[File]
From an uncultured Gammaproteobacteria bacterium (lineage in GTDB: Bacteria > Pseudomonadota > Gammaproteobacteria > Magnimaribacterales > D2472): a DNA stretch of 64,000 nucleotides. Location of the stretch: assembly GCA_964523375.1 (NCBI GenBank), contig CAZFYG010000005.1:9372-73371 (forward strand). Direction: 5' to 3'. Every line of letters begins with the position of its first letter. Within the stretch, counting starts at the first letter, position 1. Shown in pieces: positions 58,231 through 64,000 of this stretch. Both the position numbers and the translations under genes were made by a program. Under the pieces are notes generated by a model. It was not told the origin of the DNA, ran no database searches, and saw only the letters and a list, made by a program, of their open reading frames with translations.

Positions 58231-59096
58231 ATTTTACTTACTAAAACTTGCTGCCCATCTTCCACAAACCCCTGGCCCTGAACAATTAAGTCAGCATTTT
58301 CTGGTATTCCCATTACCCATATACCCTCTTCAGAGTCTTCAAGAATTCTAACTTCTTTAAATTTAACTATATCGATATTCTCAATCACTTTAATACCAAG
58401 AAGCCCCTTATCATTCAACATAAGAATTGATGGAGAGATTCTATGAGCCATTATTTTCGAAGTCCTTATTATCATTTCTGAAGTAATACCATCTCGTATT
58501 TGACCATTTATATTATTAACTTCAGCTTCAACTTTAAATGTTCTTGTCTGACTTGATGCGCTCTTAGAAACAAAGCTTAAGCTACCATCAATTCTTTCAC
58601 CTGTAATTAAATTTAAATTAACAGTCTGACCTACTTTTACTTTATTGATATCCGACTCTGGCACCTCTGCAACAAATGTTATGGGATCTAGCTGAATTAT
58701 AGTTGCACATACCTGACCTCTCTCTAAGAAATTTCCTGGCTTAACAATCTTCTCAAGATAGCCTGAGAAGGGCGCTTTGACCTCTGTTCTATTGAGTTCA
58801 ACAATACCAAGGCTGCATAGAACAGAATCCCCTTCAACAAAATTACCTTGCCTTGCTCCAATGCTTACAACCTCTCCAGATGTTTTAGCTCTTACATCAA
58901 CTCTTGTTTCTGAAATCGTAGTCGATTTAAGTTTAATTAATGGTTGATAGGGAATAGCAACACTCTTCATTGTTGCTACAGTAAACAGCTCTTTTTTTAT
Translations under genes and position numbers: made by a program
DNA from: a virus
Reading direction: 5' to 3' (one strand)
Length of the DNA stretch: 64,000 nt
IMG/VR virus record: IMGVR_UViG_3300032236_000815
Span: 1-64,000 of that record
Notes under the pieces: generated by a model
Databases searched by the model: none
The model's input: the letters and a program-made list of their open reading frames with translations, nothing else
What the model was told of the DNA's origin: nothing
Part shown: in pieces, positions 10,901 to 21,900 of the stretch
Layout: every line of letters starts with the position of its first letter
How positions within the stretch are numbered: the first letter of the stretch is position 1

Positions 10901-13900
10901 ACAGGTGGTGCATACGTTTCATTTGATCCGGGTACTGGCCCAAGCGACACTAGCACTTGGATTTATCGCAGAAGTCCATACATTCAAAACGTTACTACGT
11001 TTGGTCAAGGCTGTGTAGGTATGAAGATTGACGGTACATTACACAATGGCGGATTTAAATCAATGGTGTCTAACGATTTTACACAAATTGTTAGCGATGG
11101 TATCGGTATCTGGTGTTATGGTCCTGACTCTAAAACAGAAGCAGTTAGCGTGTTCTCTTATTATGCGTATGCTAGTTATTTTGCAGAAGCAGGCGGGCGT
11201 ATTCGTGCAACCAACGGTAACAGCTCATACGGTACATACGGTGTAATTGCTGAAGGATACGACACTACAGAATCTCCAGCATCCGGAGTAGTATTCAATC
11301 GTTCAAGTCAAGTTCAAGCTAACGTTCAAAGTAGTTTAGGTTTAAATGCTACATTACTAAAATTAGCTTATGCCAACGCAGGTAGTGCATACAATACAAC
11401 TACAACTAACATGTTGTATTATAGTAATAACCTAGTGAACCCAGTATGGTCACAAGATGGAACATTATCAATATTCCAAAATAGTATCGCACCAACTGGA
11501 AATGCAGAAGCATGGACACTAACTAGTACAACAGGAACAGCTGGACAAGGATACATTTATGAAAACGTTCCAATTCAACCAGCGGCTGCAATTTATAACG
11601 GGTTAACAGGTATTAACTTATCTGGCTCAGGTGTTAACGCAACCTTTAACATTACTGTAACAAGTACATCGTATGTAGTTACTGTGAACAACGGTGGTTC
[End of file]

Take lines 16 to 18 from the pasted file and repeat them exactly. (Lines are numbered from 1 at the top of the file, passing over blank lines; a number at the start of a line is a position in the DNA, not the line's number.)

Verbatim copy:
Span: 1-64,000 of that record
Notes under the pieces: generated by a model
Databases searched by the model: none